I've been getting many emails from photographers asking for my thoughts about the just released Canon EOS 7D. I'm not in the market for a new body right now, so I haven't had a 7D in my hands yet. But I have been reading some of the reviews in the online photo forums and it sounds like it could be a great value body for bird & wildlife photography. When looking for information about new cameras, these are the websites where I start my research:

Rob Galbraith - Digital Photography Insights

Canon Rumours

The Luminous Landscape


Naturscapes.Net (forum discussion about the 7D)

Thursday, October 01, 2009

EOS 1D Mark II N for sale; Aspiring bird photographer

A couple of quick notes here:

1) My friend Bryan Holliday from Phoenix, AZ has a Canon EOS 1D Mark II N for sale in great shape. Interested? Check out Bryan's blog for more information.

2) A couple years ago I met an aspiring young birder named Brendan Toews after he discovered the first nesting Piping Plovers at Sauble Beach, Ontario in decades. Brendan quickly became hooked on bird photographry and has been building a good portfolio of images ever since. Check out some of his work on his website.

Monday, September 28, 2009

Algonquin finale

Just finished a great weekend photo workshop with a keen gang of photographers in Algonquin Provincial Park. A huge thanks to all the participants, my co-leader Ian "Mooseman" Brooks (see your call on YouTube soon!), workshop host Outdoor Photography Canada magazine, and Gary & Tina Schultz of the Algonquin Lakeside Inn. We had an incredible sunrise on Saturday morning and vibrant autumn colours to fill our memory cards!

Photo 1: The workshop group at the Algonquin Lakeside Inn.

Photo 2: Autumn river colours, digital "Orton" effect. EOS 5D mark II; 24-70/2.8; Singh-Ray LB warming polarizer; Exposure: ISO 100; 8 seconds at f/16
I knew this scene was perfect to create an "Orton" image, merging an out-of-focus photo with a sharp version of the same scene (once done by combining two exposures, now easily accomplished digitally from a single image). Here's the link to instructions on how to do it: Orton Imagery
Photo 3: Algonquin Park wetland; EOS 5D mark II; 17-40/4 lens; Singh-Ray LB warming polarizer & 2 stop hard edge ND grad (4x6" size, handheld in front of lens). Exposure: ISO 200; 0.8 seconds at F/20. Mirror lock-up & cable release.
I put on hip waders and carefully trudged into this pond to get a low perspective on the lilypads for this wide-angle landscape photo.
Photo 4: Moose; EOS 1Ds mark III; 500/4 IS lens; Exposure: ISO 400; 1/40 second at f/4
During the workshop we showed the group where and how to find moose, but explained that wildlife photography is usually most productive when you're out shooting by yourself. After the workshop ended, co-leader Ian and I were out searching for moose when we found this bull along Opeongo Lake Road. Ready to shoot, we had only a few moments before the moose ran off into the woods. I shot this image from the car window using a Blubb beanbag.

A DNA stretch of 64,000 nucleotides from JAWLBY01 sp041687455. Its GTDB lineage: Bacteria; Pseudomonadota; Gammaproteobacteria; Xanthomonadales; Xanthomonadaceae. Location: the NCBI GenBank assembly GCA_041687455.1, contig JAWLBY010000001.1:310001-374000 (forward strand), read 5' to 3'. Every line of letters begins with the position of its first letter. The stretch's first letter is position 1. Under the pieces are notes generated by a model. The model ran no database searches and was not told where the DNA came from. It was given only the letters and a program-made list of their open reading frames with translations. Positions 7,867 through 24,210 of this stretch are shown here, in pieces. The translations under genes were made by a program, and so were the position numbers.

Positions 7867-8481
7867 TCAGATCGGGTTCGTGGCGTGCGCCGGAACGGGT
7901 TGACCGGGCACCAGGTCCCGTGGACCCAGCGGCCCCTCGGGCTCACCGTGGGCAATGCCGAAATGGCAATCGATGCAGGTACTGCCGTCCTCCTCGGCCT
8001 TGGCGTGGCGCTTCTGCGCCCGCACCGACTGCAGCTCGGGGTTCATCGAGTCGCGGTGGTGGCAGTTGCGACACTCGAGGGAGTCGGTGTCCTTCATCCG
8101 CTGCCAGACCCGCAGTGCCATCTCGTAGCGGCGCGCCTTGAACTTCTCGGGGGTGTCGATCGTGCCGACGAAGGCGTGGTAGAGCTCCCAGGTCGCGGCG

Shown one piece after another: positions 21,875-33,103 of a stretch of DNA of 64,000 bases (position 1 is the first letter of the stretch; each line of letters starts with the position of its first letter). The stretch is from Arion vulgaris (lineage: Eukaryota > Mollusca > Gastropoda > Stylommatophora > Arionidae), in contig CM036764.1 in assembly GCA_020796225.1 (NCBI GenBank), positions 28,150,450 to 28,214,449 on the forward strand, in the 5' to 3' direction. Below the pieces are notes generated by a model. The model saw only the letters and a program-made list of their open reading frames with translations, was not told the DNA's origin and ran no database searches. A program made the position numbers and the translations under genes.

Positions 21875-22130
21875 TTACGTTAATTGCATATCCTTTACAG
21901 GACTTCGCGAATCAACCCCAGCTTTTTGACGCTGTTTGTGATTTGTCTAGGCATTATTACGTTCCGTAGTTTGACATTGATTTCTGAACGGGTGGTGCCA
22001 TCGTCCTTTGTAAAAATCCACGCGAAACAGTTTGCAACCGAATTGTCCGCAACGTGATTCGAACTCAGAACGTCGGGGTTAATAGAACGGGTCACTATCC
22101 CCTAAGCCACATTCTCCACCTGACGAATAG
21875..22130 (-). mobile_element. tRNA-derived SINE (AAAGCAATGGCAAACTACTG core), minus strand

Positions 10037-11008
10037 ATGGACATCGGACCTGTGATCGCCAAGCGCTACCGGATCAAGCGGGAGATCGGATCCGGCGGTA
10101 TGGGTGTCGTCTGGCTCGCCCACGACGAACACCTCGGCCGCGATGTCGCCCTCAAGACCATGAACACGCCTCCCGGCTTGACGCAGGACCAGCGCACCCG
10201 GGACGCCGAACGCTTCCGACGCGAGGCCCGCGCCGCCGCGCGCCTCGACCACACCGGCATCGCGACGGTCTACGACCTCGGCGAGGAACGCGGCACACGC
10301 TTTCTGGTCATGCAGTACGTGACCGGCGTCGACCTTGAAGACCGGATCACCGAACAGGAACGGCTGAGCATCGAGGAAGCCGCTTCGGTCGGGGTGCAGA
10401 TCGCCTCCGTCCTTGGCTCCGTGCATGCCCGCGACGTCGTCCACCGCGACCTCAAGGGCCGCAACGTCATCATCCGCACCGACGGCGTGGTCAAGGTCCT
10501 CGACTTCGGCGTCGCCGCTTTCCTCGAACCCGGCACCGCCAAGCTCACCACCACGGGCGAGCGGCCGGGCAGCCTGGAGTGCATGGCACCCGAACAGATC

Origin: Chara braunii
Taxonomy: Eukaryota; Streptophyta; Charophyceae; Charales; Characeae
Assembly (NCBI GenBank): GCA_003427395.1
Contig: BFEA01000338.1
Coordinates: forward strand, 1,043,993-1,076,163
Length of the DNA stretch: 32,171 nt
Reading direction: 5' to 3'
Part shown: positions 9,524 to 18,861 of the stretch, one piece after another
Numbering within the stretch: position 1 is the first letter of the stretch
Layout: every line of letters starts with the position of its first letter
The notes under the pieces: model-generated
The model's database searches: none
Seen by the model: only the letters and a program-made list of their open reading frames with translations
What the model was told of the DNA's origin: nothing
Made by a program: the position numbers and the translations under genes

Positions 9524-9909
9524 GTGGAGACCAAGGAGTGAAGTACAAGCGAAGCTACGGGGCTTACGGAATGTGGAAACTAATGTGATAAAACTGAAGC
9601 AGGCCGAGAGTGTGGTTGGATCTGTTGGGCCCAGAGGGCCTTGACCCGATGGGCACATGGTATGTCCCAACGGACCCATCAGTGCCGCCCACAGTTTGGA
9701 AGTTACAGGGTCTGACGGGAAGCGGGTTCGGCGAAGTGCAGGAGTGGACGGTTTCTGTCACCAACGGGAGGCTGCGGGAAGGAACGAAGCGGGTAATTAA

Friday, September 25, 2009

Algonquin Park fall colours - part 2

Fall colours are progressing well in the Algonquin Park region. I've been having a great time roaming around the park in search of the best pockets of colour, in prep for leading the Outdoor Photography Canada magazine photo workshop here this weekend.

Photos taken with Canon EOS 1DsIII or 5D mark II bodies; 24-70/2.8 lens and 17-40/4 lens; Singh-Ray LB warming polarizer

Tuesday, September 22, 2009

Algonquin Fall colours begin

I arrived in Algonquin Park yesterday to photograph fall colours and scout for the upcoming workshop this weekend. There are many places in the park along the Highway 60 corridor where fall colours are already vibrant - approaching 50% of the canopy. It should build towards peak in about a week - around the last few days of September and first days of October. This is my favourite time of year here..... great colours and no bugs!

Photo 1: Leaf detail; Canon EOS 1DsIII; 24-70/2.8 lens; Singh-Ray LB warming polarizer; Exposure: ISO 200; 1.3 seconds @ f/11; mirror lock-up & cable release

Photo 2: A photographer admires the fall colours. EOS 1DsIII; 17-40/4 lens; Singh-Ray LB warming polarizer; Exposure: ISO 200; 5 seconds @ f/16; mirror lock-up & cable release
Photo 3: Leaf on rock in flowing river. EOS 1DsIII; 17-40/4 lens; Singh-Ray LB warming polarizer; Exposure: ISO 200; 30 seconds @ f/22; mirror lock-up & cable release

Thursday, September 17, 2009

Beware: Nature Photographer loose in the City!

As a freelance photographer, I am often consumed with the business.... either out in the field photographing or spending long hours at my computer managing images and communicating with clients. It's rare that I don't have photography on my mind.

A mental break every now and then helps me to stay energized, so I've taken a couple days off this week to chill out in Toronto. Last night I saw Regina Spektor in concert at the Sound Academy (beautiful view of the Toronto skyline from there). Tonight I'm going to the U2 concert and have great tickets for the show. I listen to music non-stop when I'm on the road, and U2 is my favourite band, so I'm very excited to see them live tonight!

Photo 1: That's me last night at the Regina Spektor concert. The sunset over the Toronto skyline was amazing. Thanks to my friend Vera for getting the photo of me.

Photo 2: My friend and I sat outside the public library in Portal, Arizona this winter at 6am to use the internet connection to buy U2 concert tickets for the Toronto show tonight.

Monday, September 14, 2009

A great Bruce Peninsula landscape photo workshop